Engels’ perspective for liberated gender relations is the inclusion of women in industry, a movement which he already discovers in capitalist-organized production, where one then need only prevent the damaging consequences. “The same cause that had secured the domination of women in the domestic sphere: her reduction to domestic labor, this very cause secures the domination of men in the house … The liberation of woman only becomes possible when she can participate in production on a large social scale and domestic labor is reduced to an insignificant residue. And this has only become possible by modern big industry, which not only allows female labor on a large scale, but in fact demands it, and which will dissolve private domestic labor into a public industry” (Origin, MEW 21, 157f).
The historical error of this perspective, which also determined the state socialist project, is based on the reduction of gender relations to a relationship between men and women, instead of reading them as relations of production pervading all spheres of life and society.
Engels then develops the idea that it is private property which is the basis of men’s domination over women (Conditions of the Working Class in England, MEW 2, 371), that private property destroys the true relationship between men and women a thought which led to the assumption that the proletarian family, in their lack of property, would be free of domination. “In relation to women, love will become a rule but this can only be among the oppressed classes, … because here is no property for the conservation and heredity of which monogamy and male domination have been created” (MEW 21, 73). This was not only descriptively false, but also fails to understand the function of the division of labor between home and industry and, with it, the role of gender relations for the reproduction of capitalist society. But Engels is in fact mainly interested in the personal relationship between men and women, a relation which he visualizes as totally private in a communist social order (Principles of Communism, MEW 4, 377).
The critical re-reading of Marx and Engels results in the following thesis: gender relations are relations of production. This negates the tendency to think of them purely as relations between men and women. Instead, the different modes of production in history should always be studied as shaped by gender relations, that is, in terms of how the production of life is regulated in the totality of the relations of production, and how its relation to the production of the means of life is organized. This includes the construction of gender itself, of femininity and masculinity, as well as questions regarding the division of labor and of domination their ideological legitimation and the politics of sexuality as well as the naturalization of the market. In this light, I also criticize the concept of relations of production as it is normally used in Marxism.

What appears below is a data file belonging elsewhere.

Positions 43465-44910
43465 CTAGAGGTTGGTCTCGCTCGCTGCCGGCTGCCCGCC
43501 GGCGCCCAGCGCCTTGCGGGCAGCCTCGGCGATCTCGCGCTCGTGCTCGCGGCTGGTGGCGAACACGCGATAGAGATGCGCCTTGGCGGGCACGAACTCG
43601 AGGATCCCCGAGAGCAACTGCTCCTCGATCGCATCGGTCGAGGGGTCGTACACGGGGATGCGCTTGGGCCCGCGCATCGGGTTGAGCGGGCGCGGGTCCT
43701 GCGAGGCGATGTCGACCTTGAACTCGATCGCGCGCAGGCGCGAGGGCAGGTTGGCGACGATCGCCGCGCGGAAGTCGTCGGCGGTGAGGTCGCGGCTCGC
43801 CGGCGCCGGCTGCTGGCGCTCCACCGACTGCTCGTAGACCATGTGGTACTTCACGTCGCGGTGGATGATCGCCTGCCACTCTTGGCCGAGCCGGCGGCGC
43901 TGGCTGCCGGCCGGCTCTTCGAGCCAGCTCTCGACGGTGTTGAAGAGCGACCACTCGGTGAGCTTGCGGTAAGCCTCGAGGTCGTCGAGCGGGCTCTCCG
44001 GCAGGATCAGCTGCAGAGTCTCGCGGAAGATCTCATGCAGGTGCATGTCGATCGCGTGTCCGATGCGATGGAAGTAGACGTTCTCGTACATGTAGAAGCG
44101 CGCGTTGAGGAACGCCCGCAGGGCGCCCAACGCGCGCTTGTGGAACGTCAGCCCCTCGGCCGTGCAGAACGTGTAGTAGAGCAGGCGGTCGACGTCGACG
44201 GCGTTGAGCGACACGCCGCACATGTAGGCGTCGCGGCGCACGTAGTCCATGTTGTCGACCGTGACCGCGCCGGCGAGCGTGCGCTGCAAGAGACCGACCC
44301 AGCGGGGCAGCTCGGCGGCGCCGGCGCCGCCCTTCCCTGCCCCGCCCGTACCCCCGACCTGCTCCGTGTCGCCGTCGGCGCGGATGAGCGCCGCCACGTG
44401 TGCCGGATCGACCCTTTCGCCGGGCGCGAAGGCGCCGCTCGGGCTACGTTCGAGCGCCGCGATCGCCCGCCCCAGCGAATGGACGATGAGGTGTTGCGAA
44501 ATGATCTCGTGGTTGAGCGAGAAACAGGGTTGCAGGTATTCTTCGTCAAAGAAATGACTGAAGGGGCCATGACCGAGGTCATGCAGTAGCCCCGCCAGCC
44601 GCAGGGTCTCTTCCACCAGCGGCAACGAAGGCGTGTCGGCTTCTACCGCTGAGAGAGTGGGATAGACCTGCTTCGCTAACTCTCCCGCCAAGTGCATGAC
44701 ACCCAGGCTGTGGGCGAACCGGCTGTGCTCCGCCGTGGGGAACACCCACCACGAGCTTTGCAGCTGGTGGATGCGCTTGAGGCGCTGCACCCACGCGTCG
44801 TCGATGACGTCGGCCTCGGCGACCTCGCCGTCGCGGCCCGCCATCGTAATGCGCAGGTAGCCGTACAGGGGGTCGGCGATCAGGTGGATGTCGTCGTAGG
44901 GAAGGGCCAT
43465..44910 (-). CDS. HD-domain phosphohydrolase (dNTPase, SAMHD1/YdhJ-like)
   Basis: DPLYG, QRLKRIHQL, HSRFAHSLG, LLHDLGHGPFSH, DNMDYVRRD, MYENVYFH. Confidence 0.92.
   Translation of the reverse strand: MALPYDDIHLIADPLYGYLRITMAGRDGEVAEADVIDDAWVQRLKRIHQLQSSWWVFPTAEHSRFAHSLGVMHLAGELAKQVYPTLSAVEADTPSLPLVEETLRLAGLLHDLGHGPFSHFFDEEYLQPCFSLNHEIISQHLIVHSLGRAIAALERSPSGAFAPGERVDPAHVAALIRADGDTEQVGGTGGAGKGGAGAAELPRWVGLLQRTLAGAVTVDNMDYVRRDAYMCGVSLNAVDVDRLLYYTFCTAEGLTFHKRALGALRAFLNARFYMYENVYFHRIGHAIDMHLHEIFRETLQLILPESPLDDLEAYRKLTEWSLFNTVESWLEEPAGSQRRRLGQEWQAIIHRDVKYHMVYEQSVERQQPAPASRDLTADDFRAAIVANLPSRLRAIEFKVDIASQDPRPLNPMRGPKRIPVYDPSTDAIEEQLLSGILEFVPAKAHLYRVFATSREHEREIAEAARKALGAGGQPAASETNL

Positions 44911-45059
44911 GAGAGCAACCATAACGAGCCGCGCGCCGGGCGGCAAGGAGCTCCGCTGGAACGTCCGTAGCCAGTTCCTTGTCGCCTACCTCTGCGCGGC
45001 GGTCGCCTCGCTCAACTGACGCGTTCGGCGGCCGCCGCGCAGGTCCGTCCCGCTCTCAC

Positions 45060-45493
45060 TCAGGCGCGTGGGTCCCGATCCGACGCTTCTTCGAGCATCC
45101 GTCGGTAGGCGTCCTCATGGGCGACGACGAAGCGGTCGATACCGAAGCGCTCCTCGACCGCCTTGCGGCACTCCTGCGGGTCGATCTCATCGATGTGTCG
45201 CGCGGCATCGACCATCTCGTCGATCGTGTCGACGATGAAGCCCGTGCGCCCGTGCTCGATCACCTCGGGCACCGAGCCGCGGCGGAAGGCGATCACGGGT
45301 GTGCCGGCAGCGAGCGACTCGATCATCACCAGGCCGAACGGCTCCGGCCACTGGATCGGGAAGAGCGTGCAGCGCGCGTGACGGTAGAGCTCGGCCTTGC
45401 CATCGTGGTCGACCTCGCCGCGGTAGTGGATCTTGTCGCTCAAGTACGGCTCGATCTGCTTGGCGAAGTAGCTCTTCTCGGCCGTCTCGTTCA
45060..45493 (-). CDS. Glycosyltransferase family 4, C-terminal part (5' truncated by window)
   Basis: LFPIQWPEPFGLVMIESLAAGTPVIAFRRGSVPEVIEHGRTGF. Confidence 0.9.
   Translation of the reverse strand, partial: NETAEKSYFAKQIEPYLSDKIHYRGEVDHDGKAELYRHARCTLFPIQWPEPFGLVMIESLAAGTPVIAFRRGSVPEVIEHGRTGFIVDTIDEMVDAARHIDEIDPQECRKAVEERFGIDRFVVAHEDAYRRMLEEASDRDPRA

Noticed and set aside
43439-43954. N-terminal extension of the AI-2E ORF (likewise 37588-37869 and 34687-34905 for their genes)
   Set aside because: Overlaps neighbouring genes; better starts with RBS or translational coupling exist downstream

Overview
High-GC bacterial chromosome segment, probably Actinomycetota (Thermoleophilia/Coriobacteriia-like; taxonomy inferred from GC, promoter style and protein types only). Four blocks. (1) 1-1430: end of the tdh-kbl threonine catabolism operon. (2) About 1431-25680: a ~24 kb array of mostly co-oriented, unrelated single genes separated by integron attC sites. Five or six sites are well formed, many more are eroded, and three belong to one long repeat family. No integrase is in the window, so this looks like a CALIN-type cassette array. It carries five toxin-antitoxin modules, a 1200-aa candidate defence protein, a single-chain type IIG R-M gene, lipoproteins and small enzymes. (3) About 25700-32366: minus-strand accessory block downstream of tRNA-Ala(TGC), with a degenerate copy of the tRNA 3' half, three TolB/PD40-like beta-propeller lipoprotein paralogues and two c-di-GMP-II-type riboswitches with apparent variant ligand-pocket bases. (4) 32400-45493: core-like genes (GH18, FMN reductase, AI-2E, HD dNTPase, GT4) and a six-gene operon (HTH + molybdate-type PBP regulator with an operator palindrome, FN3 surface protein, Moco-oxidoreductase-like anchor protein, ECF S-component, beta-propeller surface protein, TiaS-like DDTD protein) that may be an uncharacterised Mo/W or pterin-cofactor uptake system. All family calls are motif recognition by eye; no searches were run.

To think of gender relations as relations of production may sound presumptuous since we are used to thinking of the latter as the organization of the production of the means of life. Thus, we understand capitalist relations of production as the organization of profitable production for the market. Central concepts for the analysis of these relations, such as the dual character of labor, alienated or wage labor, and productive forces, all come from economics and politics. This approach implies that all these determinations are gender-neutral and therefore that all practices that are gender-specific are unconnected to the relations of production, and are at most affected by them peripherally.
Within Marxism there is a certain mode of thinking in topographic terms, such as base and superstructure, which allow us to think that we can derive one sphere from the other, and to ask in our case: are there any effects of the relations of production on gender relations? To this we would immediately answer yes: there is the male breadwinner and the figure of the housewife who cares for the wage laborer, and finally there is the woman as consumer who buys the commodities produced in certain relations of production. This correlation should immediately make us suspicious of the notion of gender relations as being of minor importance to the relations of production; but my claim that gender relations are relations of production goes beyond that. I contend that all practices in society are determined by gender relations, have a gender subtext, are hence coded by domination, and that therefore we have to include them in any analysis and understanding of society.
This is grounded in the fact that social production is twofold, in that it produces life and the means of life. We already know that the production of life refers to one’s own life as well as to other life in procreation; we call these two productions reproduction, although this is a misconception since the production of the means of life also has to be reproduced, in the form of capital, raw materials, labor-power, etc. Therefore the difference is not between production and reproduction but between life and means of life, and I would prefer to speak not of reproduction but of life-sustaining and life-developing activities.